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Forum Why you need NTLS - parents

Creating a Culture - a thought experiment

2 years 2 months ago #379 by SquarePeg
Tag is a fantastic game for kids. There is no clear winner or loser and it plays in an endless loop. It’s a hallmark of Horse Boy and Movement Method work.

Like all things in this work, our kids show us the next steps and many years ago, we added a feature to tag we call “New Rule.”
“New Rule” means that when you are tagged and you are “it” you have the chance to make a rule that everyone must follow.

Why is this important?

Because you put a disempowered child in power.

Naturally, he will abuse it. His new rule usually involves something humiliating for everyone else. You MUST follow that rule - with joy and playful curiosity.

Soon, you or your staff is tagged and you have the chance to make a new rule. You make a kind one - or a generous one, - or you concede your chance and give the disempowered child to suggest a rule again. Maybe your manufacture a rule where everyone does something ridiculous together. You can give choices too. Each turn is played with laughter and tickles and fall on the ground laughing.
Naturally, one child will rarely get tagged. She’s too shy or too slow, and you bring her into the game (you have modeled inclusiveness). One child is terrified of the energy and your next rule says that everyone must whisper and run in slow motion (you model sensitivity). Within minutes, you have created a culture where power is wielded with kindness and sweetness and real inclusivity. Nuanced social skills are being modeled and natural reinforcement of kind behavior blooms without the taint of artificiality. If your child continues to be a tyrant in his rules - you follow them to the letter (you relieve the grip of shame and anger and very soon, he learns to make and have friends).

Earlier this month, our group posted articles that showed that the game of tag is being outlawed on school campus’. It’s a reactionary approach. And worse yet, it’s a lost opportunity to model kindness and peaceful exchange of power and a chance to move and express ourselves in a way that is healthy for our bodies, for our senses and for our sense of self.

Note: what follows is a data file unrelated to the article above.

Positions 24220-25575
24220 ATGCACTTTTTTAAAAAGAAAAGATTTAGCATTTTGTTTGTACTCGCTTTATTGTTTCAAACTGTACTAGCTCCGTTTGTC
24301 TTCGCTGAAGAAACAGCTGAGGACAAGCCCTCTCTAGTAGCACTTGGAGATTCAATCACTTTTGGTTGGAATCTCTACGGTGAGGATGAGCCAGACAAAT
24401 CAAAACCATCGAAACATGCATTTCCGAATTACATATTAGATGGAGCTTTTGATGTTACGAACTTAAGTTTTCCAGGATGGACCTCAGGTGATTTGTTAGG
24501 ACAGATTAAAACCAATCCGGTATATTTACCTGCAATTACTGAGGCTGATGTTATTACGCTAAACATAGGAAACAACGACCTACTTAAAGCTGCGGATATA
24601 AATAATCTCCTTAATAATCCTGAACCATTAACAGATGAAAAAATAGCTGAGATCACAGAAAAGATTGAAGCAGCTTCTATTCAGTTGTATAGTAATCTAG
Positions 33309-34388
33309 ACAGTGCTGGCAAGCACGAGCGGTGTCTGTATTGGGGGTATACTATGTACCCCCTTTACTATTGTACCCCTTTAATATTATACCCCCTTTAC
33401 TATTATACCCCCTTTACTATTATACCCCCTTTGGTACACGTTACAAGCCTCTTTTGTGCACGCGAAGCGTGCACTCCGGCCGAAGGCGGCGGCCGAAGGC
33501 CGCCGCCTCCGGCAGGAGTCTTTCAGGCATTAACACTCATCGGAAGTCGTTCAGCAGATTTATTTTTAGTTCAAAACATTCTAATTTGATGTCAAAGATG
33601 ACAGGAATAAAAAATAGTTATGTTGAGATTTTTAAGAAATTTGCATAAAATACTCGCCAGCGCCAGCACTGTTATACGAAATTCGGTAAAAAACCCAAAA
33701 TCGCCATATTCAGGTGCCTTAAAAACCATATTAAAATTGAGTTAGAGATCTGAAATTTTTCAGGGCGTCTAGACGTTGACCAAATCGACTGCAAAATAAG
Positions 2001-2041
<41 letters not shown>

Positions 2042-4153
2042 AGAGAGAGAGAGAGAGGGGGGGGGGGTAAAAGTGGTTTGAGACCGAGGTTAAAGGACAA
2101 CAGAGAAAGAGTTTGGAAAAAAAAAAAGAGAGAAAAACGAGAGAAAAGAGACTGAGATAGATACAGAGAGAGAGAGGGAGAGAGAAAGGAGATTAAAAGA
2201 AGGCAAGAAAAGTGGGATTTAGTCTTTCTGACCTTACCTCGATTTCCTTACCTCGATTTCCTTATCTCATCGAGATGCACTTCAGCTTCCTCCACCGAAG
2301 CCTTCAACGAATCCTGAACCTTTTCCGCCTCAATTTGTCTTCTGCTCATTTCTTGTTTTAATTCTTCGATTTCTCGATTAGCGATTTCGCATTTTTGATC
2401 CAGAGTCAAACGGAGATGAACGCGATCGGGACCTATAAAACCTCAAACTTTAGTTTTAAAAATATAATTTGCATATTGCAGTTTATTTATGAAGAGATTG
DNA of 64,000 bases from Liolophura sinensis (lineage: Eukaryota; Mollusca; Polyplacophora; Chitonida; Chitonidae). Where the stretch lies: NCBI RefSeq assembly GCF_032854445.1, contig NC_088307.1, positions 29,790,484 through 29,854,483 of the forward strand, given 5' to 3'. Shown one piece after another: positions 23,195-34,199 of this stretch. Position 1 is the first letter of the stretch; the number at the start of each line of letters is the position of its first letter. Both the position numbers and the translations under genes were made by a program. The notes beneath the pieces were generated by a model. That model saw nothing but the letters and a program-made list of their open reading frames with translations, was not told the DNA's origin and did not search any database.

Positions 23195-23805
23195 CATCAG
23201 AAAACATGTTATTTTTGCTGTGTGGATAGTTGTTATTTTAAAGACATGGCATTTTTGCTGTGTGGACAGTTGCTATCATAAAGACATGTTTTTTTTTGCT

Yesterday, a child with a history of violence was brought into the game. The child with no school placement because of his acting out, a child diagnosed with social skills so low his family couldn’t eat in restaurants for years invited others into the game, made rules that were sweet and funny, recognized a child who wasn’t participating because she didn’t understand the game (a very complex social cue) and made special rules for her. When he stumped us with Pokemon trivia, he gently whispered clues to us. I can’t imagine a more successful day. He got more exercise than he normally gets with all the running and tagging and he was able to regulate in his transitions smoothly for the rest of the playdate.

By modeling a culture of delight, movement and sweetness - we got all we bargained for - and more.

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2 years 2 months ago #380 by Brimbach
Replied by Brimbach on topic Creating a Culture - a thought experiment
...I love this "Rule" idea! I also noticed that if you make it "Freeze Tag" where tagged kiddos freeze but can be saved by others crawling underneath them, it builds team spirit. If you have a couple taggers there is really no winner or loser, but just lots of laughter and helping each other. When the taggers get to tired, others can just take over. Best team building exercise!
Your modeling is hugely important. I feel often as adults we don't show sweetness and presenting compliments- so where do kiddos learn it from? Great way to bring it into their lives! Thanks for sharing. I will be using this and experiment with how my class of 24 will react to it.

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2 years 1 month ago #382 by sonisofi
Replied by sonisofi on topic Creating a Culture - a thought experiment
I love this way to play Tag, empowering children and giving them the freedom to choose any rule they like! I think it is a way to respect their need to be heard and recognized as thinking people themselves as well. Thanks for sharing this.

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